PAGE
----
“Mine?” Crystal asks. Quicksilver turns and sees his beautiful Inhuman wife standing beside their young daughter, Luna. He hides his face in shame. Crystal tells him she cares not about his physical state; she only worries about the state of his soul. He has a good and decent soul that is begging for release. Luna tells her father she still believes in him and never stopped loving him. “And we never will,” Crystal says. She approaches Quicksilver and takes him by the hand. He wraps one arm around her waist, and with the other, caresses the back of her head. Crystal puts her arms around his neck and pulls him closer. They kiss, long and passionately, forgetting about the rest of the world.
“Okay, this here is just messed up,” T-Bar says to Rufus. The two thugs watch their deranged cellmate engaging in a make-out session with nothing but the air in front of him. Does Rufus understand a thing he’s saying, T-Bar asks? No, Rufus answers. He acknowledges that the guy’s craziness seems to be deepening, though. Disgusted, T-Bar walks forward and shakes Pietro out of his trance. It’s bad enough he has to wait to hear from his lawyer; he doesn’t need to contend with a crazy cellmate on top of everything else. Quicksilver seems to regain his senses for a moment. T-Bar pushes him into the corner of the cell and tells him to quiver and shake in private.
“Wow. You’re really having a bad day, huh,” a girl says. Pietro looks over to see the new arrival: Layla Miller. He groans; she’s the last person he wants to see. Layla, slumped against the cinderblock wall, casts a disinterested glance toward him. “Miss me?” she asks. Yes, he says, but if she gave him a loaded gun he would never miss her again. She mocks his retort. He cuts to the chase and asks what she wants. She asks what he wants in turn. He wants her dead, Quicksilver answers.
Layla calls him a liar. If he had truly wanted her dead, he would have killed her in Central Park when he had the chance. He claims he merely failed, unconvincingly. His spirit failed, Layla tells him, because killing wasn’t something it would allow him to do. Instead, he found out how low he would go, but no lower. He hit bottom. What should he do now, he asks? “Now you start climbing back up,” Layla tells him.
He asks how he is supposed to do that. He has nothing left, including the Terrigen Crystals. Layla claims the crystals have done their job; Pietro doesn’t need them anymore. He begins to ask how she could possibly know that, but remembers. She knows stuff. This is actually stuff Pietro knows deep down, Layla says.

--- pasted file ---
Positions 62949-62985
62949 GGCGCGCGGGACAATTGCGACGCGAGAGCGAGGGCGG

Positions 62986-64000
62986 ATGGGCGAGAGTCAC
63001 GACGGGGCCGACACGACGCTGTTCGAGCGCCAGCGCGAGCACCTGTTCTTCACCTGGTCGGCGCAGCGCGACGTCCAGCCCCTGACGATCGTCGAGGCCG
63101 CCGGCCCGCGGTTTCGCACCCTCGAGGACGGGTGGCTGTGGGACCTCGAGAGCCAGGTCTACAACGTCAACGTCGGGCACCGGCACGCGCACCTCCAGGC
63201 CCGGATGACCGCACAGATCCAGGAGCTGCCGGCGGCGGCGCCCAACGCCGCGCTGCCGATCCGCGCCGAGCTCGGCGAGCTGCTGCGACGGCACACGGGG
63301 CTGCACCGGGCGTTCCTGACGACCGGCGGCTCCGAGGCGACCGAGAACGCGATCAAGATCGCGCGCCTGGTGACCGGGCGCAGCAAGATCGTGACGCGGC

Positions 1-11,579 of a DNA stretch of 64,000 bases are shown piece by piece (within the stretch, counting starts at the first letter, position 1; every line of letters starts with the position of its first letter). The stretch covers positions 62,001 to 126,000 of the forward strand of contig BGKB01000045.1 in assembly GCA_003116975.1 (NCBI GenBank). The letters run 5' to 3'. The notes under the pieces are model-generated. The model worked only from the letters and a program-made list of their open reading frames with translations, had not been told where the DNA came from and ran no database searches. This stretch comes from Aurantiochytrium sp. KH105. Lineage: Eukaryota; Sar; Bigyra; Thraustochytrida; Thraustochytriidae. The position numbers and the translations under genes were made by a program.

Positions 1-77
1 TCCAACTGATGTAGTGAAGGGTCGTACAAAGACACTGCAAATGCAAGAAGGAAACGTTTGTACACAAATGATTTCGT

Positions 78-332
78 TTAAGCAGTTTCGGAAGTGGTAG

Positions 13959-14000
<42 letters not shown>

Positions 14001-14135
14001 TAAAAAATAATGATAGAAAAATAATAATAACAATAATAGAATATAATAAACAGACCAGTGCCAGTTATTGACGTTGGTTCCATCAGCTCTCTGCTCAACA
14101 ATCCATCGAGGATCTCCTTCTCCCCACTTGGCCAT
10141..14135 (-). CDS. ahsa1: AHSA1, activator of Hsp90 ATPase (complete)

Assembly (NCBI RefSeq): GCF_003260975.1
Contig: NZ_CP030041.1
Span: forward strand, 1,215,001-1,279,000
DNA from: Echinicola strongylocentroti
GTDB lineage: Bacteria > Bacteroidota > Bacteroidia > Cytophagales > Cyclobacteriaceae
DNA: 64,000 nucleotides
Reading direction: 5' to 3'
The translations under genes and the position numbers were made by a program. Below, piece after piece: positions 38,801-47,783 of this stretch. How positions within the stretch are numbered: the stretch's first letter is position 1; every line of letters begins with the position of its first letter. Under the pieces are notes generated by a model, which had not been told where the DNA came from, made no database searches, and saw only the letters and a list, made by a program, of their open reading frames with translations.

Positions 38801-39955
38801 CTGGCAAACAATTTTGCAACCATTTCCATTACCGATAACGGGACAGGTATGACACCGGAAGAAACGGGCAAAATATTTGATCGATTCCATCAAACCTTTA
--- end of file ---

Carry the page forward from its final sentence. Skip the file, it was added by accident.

“A trip down the road to redemption, like all trips, starts with a single step,” Layla says. Quicksilver asks how one takes that pathetic first step. She directs his attention to the butterfly resting on her fingertips. “Caterpillars are pretty pathetic. Look what they turn into,” she says. She tells him the story of a philosopher who once had a dream in which he was a butterfly, and when he woke up, he wondered if he was a man who had dreamt he was a butterfly, or a butterfly now dreaming he was a man. The butterfly flutters over to the jail cell’s barred window and flies out into the free world. Quicksilver ambles after it and watches it go. “So,” Layla asks, “are you a mutant dreaming you’re human…or the other way around?” She tells him to follow the butterfly. She will lead him in the right direction, as butterflies always do.
Pietro looks out the cell window and into the sunny freedom of the outside world. “This is ridiculous,” he says. Something on the rooftop adjacent to the jail catches his attention. He sees a young man and a young woman quarreling. He assumes it is the impassioned fight of an amorous young couple. When the man slaps the woman and knocks her to the floor, however, Pietro realizes he has misjudged. His eyes widen as the man drags the woman by the hair, kicking and screaming, to the edge of the roof. He intends to kill her, Quicksilver realizes, yet he can do nothing to stop it! He shouts at the guard to help, but he merely tells Pietro to quiet down. Unperturbed, Pietro continues shouting, much to the chagrin of his cellmates. They are about to shut him up for good when they notice the bars over the window vibrating with an impossible frequency.